263Adder: Okay so I adore this story. I only knocked one star off plot for historical inaccuracies because I'm a bit of a stickler for that. The ending broke my heart though, considering you already changed history couldn't you (SPOILER) change it a bit more and have them together!!!! I want an alternative...

nirrmitshah: A truely touching story where you'd be at the edge of your seat for the most time. even though the starting might seem rushed, the story was extremely interesting and entertaining. I think certain parts could be added detailing the Mynds's culture. As well as more details on the Jhanthru history....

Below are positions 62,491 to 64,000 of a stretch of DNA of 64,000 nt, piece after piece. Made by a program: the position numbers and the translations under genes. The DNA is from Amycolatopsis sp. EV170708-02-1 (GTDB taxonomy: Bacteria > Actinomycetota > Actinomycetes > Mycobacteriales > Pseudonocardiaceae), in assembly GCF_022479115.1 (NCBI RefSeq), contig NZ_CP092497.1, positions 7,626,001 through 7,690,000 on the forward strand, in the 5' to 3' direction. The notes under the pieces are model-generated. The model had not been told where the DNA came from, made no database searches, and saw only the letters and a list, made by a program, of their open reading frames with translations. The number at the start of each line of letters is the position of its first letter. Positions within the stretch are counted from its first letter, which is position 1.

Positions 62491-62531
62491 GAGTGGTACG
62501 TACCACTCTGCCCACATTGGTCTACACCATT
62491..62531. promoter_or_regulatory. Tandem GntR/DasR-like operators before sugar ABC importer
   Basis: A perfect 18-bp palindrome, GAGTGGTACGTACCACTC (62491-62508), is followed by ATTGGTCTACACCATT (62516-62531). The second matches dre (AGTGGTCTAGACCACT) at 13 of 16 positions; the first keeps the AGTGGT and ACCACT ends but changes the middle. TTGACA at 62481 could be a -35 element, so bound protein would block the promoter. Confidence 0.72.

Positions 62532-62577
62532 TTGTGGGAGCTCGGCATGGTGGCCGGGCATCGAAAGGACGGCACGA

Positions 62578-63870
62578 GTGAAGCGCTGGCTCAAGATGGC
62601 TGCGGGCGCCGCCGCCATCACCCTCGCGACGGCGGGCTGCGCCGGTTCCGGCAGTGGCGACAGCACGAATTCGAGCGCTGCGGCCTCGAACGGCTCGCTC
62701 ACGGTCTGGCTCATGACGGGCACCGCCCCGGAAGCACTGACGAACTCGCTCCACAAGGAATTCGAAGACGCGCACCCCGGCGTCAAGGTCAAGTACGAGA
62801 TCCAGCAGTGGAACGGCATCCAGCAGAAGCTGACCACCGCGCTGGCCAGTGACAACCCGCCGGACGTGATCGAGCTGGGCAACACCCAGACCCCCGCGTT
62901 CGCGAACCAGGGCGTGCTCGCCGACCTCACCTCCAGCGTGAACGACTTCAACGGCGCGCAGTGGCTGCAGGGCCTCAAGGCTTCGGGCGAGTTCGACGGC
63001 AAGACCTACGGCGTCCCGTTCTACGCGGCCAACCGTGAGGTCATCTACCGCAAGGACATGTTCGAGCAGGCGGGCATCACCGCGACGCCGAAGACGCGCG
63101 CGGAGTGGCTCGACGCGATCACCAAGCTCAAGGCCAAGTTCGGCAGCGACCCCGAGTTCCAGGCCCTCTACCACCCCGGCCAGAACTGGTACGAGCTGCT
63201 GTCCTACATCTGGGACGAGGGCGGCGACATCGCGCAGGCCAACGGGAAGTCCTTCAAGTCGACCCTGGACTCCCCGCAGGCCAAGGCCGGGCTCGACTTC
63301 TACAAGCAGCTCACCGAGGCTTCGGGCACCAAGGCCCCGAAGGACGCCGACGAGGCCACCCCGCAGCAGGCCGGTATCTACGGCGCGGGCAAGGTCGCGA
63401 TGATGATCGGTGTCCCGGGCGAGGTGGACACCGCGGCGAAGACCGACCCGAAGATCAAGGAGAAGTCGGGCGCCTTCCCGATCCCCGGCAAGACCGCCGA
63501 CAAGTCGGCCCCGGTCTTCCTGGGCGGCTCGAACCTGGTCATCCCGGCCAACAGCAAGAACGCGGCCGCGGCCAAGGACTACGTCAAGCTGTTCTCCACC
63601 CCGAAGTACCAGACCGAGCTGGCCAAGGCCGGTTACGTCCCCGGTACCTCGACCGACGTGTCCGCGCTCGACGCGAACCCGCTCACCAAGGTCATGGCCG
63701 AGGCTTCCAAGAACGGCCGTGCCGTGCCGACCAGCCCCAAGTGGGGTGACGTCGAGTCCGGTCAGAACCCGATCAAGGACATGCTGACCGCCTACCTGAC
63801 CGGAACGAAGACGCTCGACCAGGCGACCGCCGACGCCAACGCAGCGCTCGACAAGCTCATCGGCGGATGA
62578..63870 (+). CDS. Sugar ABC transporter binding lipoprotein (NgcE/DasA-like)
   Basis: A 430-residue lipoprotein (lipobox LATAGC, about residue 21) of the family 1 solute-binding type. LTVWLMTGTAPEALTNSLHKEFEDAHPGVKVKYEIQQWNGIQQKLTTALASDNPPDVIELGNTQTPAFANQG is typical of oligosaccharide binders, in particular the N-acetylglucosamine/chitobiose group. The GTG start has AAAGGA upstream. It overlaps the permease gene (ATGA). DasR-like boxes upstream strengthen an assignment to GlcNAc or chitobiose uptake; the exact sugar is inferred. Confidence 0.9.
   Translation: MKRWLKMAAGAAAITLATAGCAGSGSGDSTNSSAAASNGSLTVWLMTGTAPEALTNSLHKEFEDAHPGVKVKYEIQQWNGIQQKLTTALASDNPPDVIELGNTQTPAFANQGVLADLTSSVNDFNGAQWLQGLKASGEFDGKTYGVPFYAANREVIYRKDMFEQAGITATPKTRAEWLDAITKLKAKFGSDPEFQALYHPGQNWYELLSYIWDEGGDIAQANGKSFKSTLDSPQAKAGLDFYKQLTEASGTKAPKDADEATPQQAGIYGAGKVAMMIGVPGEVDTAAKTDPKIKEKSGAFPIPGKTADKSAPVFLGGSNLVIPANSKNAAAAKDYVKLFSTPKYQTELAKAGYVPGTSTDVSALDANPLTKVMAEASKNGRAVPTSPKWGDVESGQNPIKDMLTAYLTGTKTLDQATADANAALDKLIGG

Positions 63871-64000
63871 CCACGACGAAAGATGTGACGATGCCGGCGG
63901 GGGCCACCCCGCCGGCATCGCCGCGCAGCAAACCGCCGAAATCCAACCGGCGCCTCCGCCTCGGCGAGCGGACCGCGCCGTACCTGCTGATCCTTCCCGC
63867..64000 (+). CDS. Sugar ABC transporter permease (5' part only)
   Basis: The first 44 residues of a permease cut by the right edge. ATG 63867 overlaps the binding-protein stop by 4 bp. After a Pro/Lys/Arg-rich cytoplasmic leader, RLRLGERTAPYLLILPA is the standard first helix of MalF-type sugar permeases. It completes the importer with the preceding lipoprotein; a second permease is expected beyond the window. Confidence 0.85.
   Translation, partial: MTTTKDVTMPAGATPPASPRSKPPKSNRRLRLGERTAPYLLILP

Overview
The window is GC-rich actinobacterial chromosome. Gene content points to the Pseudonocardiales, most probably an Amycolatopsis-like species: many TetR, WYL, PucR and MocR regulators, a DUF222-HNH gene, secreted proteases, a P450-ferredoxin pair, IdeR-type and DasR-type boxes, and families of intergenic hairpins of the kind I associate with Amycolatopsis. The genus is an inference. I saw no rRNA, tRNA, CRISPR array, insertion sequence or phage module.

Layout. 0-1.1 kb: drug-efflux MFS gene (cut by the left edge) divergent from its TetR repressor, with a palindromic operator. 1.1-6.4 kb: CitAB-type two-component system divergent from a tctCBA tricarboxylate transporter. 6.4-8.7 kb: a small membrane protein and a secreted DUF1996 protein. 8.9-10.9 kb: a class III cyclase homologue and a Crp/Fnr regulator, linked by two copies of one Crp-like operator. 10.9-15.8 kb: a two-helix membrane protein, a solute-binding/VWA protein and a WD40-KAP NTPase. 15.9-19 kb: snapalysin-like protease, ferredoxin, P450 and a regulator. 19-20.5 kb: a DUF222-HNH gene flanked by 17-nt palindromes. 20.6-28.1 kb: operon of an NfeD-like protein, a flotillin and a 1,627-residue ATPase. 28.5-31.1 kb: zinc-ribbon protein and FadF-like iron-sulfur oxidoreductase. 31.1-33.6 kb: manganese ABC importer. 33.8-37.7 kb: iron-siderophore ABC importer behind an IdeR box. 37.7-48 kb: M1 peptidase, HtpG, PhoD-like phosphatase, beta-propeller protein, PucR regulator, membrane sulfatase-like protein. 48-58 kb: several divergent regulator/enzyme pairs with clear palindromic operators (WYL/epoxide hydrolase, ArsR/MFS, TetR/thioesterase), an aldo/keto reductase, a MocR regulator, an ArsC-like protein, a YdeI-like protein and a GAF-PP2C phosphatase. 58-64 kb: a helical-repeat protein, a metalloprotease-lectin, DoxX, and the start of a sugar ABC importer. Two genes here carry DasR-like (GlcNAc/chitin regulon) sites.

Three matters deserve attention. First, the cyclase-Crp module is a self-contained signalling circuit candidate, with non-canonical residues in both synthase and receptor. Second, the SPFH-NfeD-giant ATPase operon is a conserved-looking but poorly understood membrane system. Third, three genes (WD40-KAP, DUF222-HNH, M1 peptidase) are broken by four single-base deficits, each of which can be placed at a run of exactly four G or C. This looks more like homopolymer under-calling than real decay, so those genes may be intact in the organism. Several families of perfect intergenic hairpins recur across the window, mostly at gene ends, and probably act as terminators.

Tiffany Thomson: This story is not something I would normally pick up and read but I'm so glad I did, I wasn't able to put it down and my husband was yelling at me at 3am to put it down and go to bed (just waited for him to doze back off before picking it back up) I really hope Natalie brings out another book eit...

Laraine Smith: This should be a movie! You are talented! It is that good! Keep it up! It is visual! It grabbed me! Don't give up!

snowview03: This is the first book I have read on this app and I loved it! When I read the title I thought about the hunger games, but this novel is so much more. Some book have a comparison between other books that fallow like premises so i will do my own: Arena has the compellingly emotional stresses and t...

More Recommendations